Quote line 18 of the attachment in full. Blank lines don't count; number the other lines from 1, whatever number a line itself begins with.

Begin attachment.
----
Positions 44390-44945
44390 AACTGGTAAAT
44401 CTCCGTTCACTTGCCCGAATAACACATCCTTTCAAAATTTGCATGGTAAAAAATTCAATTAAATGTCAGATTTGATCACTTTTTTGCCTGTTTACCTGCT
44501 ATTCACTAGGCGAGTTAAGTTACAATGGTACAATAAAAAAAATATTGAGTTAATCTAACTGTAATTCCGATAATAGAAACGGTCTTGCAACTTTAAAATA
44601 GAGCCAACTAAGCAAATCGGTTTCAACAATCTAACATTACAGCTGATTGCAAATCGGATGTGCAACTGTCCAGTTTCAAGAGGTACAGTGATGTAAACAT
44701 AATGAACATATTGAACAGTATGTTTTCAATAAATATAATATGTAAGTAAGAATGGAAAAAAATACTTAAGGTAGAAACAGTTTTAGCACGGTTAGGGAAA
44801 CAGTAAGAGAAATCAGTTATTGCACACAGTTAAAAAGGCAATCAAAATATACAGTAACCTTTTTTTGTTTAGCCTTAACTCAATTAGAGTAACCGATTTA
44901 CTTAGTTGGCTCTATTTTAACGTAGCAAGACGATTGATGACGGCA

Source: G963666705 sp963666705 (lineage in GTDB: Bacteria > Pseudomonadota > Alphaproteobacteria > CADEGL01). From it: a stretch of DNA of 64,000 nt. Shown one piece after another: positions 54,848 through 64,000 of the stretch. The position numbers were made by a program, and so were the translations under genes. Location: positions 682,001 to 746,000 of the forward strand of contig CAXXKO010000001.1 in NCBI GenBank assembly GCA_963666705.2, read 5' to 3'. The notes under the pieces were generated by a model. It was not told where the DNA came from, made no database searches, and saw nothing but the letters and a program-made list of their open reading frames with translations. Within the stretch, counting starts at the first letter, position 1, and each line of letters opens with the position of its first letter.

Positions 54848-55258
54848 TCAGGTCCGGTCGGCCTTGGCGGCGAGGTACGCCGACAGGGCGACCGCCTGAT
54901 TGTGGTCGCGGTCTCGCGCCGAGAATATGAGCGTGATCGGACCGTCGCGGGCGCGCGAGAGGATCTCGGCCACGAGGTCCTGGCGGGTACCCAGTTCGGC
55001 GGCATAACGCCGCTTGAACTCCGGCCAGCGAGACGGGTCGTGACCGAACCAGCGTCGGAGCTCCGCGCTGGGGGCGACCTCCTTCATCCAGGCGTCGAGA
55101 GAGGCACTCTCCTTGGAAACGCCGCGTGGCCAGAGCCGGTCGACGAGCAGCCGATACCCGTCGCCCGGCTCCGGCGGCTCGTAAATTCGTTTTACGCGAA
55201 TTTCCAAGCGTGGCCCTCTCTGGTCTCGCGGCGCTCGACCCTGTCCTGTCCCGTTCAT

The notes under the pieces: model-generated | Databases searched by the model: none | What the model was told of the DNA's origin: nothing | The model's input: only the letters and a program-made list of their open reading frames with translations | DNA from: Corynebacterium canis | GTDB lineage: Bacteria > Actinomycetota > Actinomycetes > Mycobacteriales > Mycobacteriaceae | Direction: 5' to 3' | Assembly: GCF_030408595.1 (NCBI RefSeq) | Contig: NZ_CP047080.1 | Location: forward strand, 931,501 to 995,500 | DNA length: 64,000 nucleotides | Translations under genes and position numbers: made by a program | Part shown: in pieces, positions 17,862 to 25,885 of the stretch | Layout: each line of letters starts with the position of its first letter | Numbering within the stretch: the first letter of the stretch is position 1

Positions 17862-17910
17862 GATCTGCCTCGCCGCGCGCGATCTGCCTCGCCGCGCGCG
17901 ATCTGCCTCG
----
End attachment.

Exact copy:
17862 GATCTGCCTCGCCGCGCGCGATCTGCCTCGCCGCGCGCG